I barely, slowly, rolled the throttle toward me. The next thing I knew my feet were snatched off the ground so far that if my elbows had not gotten in the way of my kneecaps on their way up I would surely have somersaulted backwards off the thing, and to make a bad start worse, I was headed straight for an entire team of little league baseball players as fast as the thing would go – at least go in first gear – which it had been in all along. Which by the way is pretty dang fast I tell you.
The speed I was going had me pushed back so far that my arms were stretched out as far as they could go – which also means I was holding the throttle wide open. I couldn’t roll it forward – and I couldn’t let go either. Now there’s a catch 22 if there ever was one.
Somehow the thing must have gotten a mind of its own about what direction it wanted to go. With me hanging on for dear life it made a sashay through the infield (there were no casualties later reported) and then veered off and headed due north and up an incline directly towards Wilkerson Drive, a street with 6” tall concrete curbs on both sides I might add. Oh, let’s backup a second here and modify that word “incline” I used just now. Let’s use ramp, yeah, ramp’s a good word; as in Evel Knievel Motorcycle Jumping Ramp.
So, up the incline, err ramp I flew and launched off into mid-air. Where or if I landed anywhere between the curb lines of Wilkerson Drive is unknown to me. If I did jump the entire street, thus clearing both 6” curbs whilst airborne, whether by accident or not, I’ll hold out that that’s a pretty good jump for an inexperienced thirteen year old rider, I don’t care what you see on Motocross TV shows now-a-days.
Upon clearing Wilkerson Drive I found myself still thundering along at full throttle, going right across the well groomed and landscaped yard of the home of one of Marion’s, shall we say, “finer” citizens. The home was a rather stately structure I might add. I’ll also add that I was headed straight for it. Just before crashing through the front shrubbery, the front wall, and into the living room became a real possibility I managed to gain enough control to careen off to the left and travel a little way into the neighbor’s yard. It was only then that I managed to roll off the throttle and putter back toward Wilkerson Drive. I bumped down the curb on the north side of the road and wobbled to a stop hard up against the other curb on the ball-field side where Rusty and about half the population of Marion were waiting for me.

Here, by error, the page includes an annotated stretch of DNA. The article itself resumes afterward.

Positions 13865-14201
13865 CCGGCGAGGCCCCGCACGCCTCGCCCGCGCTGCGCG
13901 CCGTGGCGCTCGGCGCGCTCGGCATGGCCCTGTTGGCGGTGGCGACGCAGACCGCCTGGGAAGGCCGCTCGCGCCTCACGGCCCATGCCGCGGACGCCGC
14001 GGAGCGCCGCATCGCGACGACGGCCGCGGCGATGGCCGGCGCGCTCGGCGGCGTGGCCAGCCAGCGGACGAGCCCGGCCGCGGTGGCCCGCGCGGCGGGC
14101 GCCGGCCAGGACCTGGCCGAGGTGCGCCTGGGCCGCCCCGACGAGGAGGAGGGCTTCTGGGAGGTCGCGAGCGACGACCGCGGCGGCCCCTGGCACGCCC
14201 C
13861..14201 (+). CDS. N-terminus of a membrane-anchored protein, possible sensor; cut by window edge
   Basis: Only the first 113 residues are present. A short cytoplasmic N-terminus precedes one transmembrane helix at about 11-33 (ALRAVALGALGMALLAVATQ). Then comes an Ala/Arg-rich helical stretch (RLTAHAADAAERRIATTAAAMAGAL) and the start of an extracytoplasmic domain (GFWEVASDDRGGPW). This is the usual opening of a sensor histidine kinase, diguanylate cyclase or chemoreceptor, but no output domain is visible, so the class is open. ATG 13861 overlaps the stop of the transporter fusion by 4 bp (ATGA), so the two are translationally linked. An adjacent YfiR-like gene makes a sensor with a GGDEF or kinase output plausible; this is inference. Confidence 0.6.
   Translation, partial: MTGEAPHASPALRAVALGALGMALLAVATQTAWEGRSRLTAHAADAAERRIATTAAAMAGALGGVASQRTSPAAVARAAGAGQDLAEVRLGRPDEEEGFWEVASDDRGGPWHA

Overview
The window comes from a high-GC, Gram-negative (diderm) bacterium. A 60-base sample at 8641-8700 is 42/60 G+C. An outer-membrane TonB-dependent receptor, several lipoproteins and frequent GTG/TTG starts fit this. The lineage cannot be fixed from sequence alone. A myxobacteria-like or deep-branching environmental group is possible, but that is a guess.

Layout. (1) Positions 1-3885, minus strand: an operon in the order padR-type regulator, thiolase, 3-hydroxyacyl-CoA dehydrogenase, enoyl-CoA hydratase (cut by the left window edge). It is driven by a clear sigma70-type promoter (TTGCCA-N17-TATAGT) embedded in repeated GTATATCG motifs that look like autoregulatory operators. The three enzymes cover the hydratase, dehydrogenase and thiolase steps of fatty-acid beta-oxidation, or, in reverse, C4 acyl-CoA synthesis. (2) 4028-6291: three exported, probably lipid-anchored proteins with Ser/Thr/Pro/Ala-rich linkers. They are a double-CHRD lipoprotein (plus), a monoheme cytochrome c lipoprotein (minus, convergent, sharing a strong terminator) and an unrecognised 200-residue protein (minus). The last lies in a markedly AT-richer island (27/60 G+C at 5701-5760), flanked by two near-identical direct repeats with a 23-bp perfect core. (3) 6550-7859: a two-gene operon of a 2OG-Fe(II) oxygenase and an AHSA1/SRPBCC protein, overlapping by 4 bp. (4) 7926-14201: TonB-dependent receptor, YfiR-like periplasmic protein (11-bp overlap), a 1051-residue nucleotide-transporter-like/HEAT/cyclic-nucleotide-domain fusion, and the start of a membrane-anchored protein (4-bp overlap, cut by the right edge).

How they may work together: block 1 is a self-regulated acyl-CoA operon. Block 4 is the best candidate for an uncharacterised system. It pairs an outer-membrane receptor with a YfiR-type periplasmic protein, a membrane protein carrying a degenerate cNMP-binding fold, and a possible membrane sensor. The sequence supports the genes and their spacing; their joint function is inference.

I never rode another Cushman Eagle after that. Not that I would have ever had an opportunity to ride one that belonged to Rusty or anyone else in Marion mind you. In the end the motorcycle was undamaged and It probably didn’t take too long for nature to replace a few tiger lilies and the blossoms I knocked off the azalea bushes and a couple of crepe myrtles. After all this time I’m sure the small furrows I plowed through the yards have healed up too.
I’ll close by saying that I probably never thanked Rusty, so in place of that I will here dedicate this short little story to him. A skinny, dark complected boy who has gone on now. One who once owned a Cushman Eagle Motorcycle.
* MI is what the locals of that time called Marion Military Institute. The full abbreviation is of course MMI but we never called it that.
**A Cushman Eagle of the model talked about here is equipped with a hybrid sort of clutch. It is one that disengages at idle speed and engages when the motor is revved up, therefore it can be left in gear and started rolling from a dead stop by the use of the throttle alone. The foot-pedal clutch part of the assembly is generally only used to shift up to second gear after one is well underway – though it can be used to “scratch off” from a dead stop in first gear.